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April 25, 2010 - Ray Hall (Archive)

Some of you probably have never heard of Trey Parker and Matt Stone but it’s almost a certainty that you’ve heard of their creation--South Park. Some who are familiar with the cartoon about the adult exploits of third graders know immediately that it isn’t a cartoon for kids. Some people advance the argument that South Park has no socially redeeming value and would rather it not be aired on Comedy Central or anywhere else. Be as it may; the show is wildly popular with teens and young adults.

South Park specializes in satirizing prominent figures, particularly celebrities and religious figures. One episode had Jesus paired in a boxing match with Satan in front of a disappointed audience. Jesus, in keeping with his admonition to turn the other cheek refused to fight back and allowed the Devil to get the best of him. He was booed by those in the crowd that had bet on the outcome.

A recent episode had Jesus killing the Pope and installing the Easter Bunny in his place as the head of the Catholic Church. Parker and Stone have depicted Jesus reading porn, Buddha smoking crack, characterized a Vietnam veteran as a drunk with throat cancer and Tom Cruise committing evil acts in the name of Scientology.

This immensely popular cable program was continuing with its irreverent ways until last weekend when it was censored by Comedy Central for depictions of the prophet Muhammed. By South Park standards Muhammed was treated gently by appearing in a bear mascot suit and even the word “Muhammed” was censored by the cable network. However, what was shown was enough for a New York group called Radical Muslim to threaten South Park creators Trey Parker and Matt Stone that they would “wind up like Theo Van Gogh,” a Dutch film maker murdered six years ago by an Islamic radical. Van Gogh’s documentary depicted Islam as condoning violence against women.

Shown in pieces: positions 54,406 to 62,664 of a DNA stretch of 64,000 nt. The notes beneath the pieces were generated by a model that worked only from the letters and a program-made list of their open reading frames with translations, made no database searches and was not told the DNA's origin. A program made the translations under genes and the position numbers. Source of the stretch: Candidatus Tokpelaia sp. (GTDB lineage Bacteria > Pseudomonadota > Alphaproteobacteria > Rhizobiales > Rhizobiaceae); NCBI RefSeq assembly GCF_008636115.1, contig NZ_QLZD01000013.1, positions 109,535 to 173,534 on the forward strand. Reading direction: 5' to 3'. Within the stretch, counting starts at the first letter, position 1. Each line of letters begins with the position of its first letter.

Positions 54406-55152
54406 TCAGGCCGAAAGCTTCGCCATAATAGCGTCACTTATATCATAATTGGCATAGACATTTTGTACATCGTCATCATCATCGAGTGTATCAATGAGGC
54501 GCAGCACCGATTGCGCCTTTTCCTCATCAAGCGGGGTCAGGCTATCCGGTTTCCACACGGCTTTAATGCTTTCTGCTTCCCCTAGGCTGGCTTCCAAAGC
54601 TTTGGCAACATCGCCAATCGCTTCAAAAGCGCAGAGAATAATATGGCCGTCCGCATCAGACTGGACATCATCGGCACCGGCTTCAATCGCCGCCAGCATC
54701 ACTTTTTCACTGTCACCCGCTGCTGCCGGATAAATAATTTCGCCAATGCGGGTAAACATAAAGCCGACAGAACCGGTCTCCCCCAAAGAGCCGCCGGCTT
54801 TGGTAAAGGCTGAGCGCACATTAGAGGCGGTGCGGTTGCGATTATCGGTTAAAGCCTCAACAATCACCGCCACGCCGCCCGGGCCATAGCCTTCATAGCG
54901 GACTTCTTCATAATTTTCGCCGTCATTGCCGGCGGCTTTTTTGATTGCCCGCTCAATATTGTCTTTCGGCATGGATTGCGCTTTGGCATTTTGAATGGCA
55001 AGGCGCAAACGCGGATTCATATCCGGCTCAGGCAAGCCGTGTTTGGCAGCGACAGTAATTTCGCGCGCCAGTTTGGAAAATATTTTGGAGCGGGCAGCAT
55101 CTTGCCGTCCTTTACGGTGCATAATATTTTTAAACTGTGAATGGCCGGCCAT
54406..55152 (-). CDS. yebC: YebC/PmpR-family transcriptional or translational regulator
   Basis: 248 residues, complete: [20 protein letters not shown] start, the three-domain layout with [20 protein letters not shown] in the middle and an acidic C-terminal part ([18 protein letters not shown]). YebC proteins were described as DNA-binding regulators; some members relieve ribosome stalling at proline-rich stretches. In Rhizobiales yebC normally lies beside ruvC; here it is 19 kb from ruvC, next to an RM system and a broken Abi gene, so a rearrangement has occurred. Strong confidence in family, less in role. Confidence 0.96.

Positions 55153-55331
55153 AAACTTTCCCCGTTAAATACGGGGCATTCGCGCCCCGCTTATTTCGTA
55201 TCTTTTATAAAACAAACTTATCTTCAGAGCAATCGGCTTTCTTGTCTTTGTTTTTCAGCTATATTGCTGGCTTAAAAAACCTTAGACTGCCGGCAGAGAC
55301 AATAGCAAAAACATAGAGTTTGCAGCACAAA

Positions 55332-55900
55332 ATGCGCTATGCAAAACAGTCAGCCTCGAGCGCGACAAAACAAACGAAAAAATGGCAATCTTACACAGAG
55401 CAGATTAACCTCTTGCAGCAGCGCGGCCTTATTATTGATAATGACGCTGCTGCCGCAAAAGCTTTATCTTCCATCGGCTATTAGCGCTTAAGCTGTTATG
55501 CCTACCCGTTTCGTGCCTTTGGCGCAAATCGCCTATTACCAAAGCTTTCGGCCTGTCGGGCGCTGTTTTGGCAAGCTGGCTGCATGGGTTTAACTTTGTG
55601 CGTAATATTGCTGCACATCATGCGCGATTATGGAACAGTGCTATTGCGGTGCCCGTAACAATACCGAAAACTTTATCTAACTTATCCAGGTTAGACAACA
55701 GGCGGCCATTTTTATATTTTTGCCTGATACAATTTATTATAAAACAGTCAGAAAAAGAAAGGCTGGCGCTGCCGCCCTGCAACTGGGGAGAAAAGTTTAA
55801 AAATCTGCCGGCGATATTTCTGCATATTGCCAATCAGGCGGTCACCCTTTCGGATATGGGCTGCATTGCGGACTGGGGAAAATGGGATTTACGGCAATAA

The New York based group is reported to have about a dozen members and spends most of its energies handing out pamphlets filled with anti Semitic babble and picketing other mosques that are not radical enough. Jean Marbella writing in the Baltimore Sun probably said it best: “It’s not even that the terrorists have won, it’s that wannabe terrorists have won.” As the Sun pointed out a cartoon was censored not for depicting Muhammed but for merely talking about depicting Muhammed.

Comedy Central’s action was cowardly but no more cowardly than the free world when Van Gogh was murdered and when a Dutch newspaper came under serious threats from Islamic groups for depicting Muhammed in unflattering cartoons. Most news outlets simply reported the incidents as if they feared being accused of intolerance of Islam or cowed by fear of reprisal.

We recoil when a religious fanatic murders an abortion Doctor and we ought to recoil as vociferously when Islamic radicals engage in such tactics and make threatening demands.

I understand Muslims have a profound respect for their religion and its prophet Muhammed and I can even understand having a deep, emotional intensity when such an iconic figure is disrespected. I know Catholics who cringe at jokes about the Virgin Mary and become angry when their religion is vilified. The same can be said for Protestants and Evangelicals of every sort when Jesus is otherwise mocked and their faith ridiculed.

Larry Flynt, the nation’s best known pornographer, was shot and crippled during a porn trial but that didn’t keep him from scurrilously insulting the late Reverend Jerry Falwell. Reverend Falwell didn’t shoot Larry Flynt when one of Flynt’s adult publications in a liquor ad spoof claimed Falwell had sex with his mother. Instead, Falwell sued, took the case to the Supreme Court and lost.


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